Shares of graphics-chip maker NVIDIA (NASDAQ:NVDA) closed down 7.8% to $225.52 on Tuesday, after having been in the red as much as 9% during the session. For context, the S&P 500 and the tech-heavy Nasdaq fell 1.7% and 1.9%, respectively.
Here's what investors should know about the market darling's tough day.
NVIDIA temporarily halted its self-driving vehicle testing
We can attribute NVIDIA stock's drop to two main reasons. First, technology stocks in general took a hit on Tuesday. The current sell-off that was largely ignited by Facebook's data scandal has spread throughout much of the sector, particularly impacting the popular big tech stocks. Shares of Google parent Alphabet and Amazon, for instance, declined 4.5% and 3.8%, respectively.
The second reason -- and likely the bigger one -- is that Reuters reported on Tuesday that NVIDIA temporarily suspended its driverless vehicle testing in light of the fatal accident in Arizona on March 18 involving an Uber self-driving vehicle striking and killing a woman as she was crossing the street. NVIDIA, which makes the DRIVE PX artificial intelligence (AI) platform for powering driverless vehicles, has been conducting testing of autonomous vehicles around the world, including in the Silicon Valley, New Jersey, Japan, and Germany.
Investors shouldn't conclude from NVIDIA's actions that anything is wrong with its technology. Its temporary halting of its self-driving vehicle testing is a responsible move. Here's what NVIDIA CEO Jensen Huang said about this topic during his keynote address on Tuesday that kicked off the company's annual GPU Technology Conference in San Jose:
We suspended testing not because we know that we're doing something wrong. We are already using all of the best techniques we know how to keep things safe. ... [W]e stopped for a second ... for a simple reason -- good engineering. Somebody has just learned something. There is an incident of great importance. We should stop and see what we can learn from them.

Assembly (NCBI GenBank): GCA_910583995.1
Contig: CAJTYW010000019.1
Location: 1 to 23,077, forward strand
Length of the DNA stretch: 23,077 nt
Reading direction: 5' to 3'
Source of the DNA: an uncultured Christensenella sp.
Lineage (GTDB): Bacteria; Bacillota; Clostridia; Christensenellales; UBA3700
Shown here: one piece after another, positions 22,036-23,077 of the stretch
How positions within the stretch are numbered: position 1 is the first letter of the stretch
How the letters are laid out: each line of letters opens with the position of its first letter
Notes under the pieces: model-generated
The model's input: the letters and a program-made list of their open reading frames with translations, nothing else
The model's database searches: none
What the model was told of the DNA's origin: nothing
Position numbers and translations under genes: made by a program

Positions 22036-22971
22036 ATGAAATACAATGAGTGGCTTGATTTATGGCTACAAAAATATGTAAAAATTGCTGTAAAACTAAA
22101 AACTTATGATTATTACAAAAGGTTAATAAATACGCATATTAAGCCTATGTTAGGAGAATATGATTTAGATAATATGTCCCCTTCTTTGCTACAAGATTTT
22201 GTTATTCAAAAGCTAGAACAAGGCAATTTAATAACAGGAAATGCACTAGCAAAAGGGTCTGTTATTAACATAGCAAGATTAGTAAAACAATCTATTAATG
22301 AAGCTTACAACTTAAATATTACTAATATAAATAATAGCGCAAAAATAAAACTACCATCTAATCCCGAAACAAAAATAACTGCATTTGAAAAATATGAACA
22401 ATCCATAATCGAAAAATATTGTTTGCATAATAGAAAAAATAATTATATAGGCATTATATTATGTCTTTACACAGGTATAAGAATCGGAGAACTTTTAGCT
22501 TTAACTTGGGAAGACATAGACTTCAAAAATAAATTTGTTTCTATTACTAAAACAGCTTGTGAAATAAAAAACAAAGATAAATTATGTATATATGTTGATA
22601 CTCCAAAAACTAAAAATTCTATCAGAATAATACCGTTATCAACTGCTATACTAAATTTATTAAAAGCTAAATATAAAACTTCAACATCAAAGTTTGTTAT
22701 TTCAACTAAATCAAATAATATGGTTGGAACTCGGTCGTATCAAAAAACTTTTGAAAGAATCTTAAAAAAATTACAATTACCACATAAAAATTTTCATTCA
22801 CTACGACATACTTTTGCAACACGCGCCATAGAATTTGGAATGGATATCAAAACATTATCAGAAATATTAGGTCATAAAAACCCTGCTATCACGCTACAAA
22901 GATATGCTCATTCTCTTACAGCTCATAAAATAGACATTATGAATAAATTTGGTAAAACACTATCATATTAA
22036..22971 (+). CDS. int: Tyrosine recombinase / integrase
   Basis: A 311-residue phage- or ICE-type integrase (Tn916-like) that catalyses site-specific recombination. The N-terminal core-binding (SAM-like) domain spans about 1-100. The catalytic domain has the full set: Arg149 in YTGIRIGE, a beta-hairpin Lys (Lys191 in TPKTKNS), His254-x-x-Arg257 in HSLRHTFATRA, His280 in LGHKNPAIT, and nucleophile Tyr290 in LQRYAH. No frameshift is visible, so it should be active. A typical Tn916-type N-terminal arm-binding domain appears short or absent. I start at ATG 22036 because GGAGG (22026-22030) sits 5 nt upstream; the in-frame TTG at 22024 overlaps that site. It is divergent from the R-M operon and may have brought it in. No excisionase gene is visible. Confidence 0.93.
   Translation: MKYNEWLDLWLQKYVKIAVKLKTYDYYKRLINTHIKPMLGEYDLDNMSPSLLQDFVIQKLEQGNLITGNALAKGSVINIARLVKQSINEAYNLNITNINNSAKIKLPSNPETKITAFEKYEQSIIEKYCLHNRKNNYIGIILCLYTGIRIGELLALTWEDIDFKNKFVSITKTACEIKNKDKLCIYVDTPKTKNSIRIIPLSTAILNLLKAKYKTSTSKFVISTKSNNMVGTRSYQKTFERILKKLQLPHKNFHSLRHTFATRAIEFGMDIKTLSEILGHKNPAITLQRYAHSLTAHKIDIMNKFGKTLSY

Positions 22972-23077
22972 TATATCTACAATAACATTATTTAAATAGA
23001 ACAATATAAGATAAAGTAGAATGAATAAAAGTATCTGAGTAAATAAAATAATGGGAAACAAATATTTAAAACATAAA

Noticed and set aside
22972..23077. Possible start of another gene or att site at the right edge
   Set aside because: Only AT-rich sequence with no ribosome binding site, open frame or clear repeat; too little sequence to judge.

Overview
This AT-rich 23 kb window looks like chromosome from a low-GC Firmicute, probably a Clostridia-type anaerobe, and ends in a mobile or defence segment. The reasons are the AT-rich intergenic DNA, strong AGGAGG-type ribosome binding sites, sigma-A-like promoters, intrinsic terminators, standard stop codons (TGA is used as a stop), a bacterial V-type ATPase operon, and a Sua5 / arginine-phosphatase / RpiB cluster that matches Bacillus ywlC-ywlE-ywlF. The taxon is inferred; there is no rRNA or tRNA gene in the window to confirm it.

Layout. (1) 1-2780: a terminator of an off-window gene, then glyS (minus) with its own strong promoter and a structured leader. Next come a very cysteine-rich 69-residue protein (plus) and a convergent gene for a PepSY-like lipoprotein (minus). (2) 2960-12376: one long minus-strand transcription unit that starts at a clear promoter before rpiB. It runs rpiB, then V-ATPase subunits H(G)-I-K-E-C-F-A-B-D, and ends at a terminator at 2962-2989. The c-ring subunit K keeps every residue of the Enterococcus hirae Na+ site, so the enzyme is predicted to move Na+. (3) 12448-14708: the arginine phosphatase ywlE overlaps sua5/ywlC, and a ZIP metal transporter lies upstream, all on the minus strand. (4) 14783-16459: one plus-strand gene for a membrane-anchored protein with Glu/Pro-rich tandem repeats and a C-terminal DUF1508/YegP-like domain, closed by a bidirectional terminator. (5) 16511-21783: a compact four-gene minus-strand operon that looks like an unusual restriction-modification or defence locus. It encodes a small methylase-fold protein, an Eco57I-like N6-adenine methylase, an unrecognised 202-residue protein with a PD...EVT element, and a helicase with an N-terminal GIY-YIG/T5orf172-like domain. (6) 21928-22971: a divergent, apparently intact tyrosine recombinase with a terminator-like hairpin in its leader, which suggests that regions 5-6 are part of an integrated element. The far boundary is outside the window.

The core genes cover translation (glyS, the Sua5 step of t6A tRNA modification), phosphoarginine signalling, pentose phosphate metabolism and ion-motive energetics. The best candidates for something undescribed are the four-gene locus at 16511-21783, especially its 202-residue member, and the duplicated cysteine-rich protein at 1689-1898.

Uber is one of NVIDIA's newer driverless vehicle partners, though it isn't clear if the Uber vehicle, a Volvo XC90 SUV, was using any of NVIDIA's self-driving vehicle tech at the time of the accident. Bloomberg is reporting that Aptiv Plc supplied the radar and camera for the collision-avoidance system on the Uber vehicle and that Intel's Mobileye, which makes chips and sensors used in such systems, is a supplier to Aptiv. Moreover, Aptiv reportedly told Bloomberg that Uber disabled the standard collision-avoidance technology in the Volvo SUV involved in the accident and may have been testing its own driverless vehicle technology.
Even if Uber was using some of NVIDIA's self-driving vehicle tech in the car in question, based on the reporting surrounding the fatal incident -- including that the vehicle was supposedly exceeding the speed limit -- it seems extremely likely that the accident was entirely due to how Uber was using (or misusing) the technology.
What's an investor to do?
There's no need for long-term investors to change course, in my opinion. Granted, NVIDIA shares might decline further if the tech stock sell-off continues, but riding out corrections is simply a part of investing for the long haul. Moreover, investors should keep things in perspective. Even after Tuesday's drop, NVIDIA stock has returned a whopping 110% for the one-year period through Tuesday, versus the S&P 500's return of 13.7%.
The trend toward autonomous vehicles is unstoppable. It doesn't seem likely that Uber's accident will push the timeline back -- at least, not significantly -- for the legalization of self-driving vehicles across the United States. Even in the off chance the timeline does get pushed back a bit, NVIDIA is still poised to handsomely profit when driverless vehicles start taking over the roads. More than 320 car and truck makers and others are developing with NVIDIA DRIVE PX. Moreover, the company has partnerships in this space with Toyota, Tesla, Mercedes-Benz, Volkswagen, Chinese tech giant Baidu, and Uber, among others.
Beyond driverless vehicles, NVIDIA is also in the early stages of profiting from other trends that promise to be huge, including esports, AI, virtual reality (VR), and drones.
John Mackey, CEO of Whole Foods Market, an Amazon subsidiary, is a member of The Motley Fool's board of directors. Suzanne Frey, an executive at Alphabet, is a member of The Motley Fool's board of directors. Beth McKenna owns shares of Nvidia. The Motley Fool owns shares of and recommends GOOGL, GOOG, AMZN, BIDU, FB, Nvidia, and TSLA. The Motley Fool recommends INTC. The Motley Fool has a disclosure policy.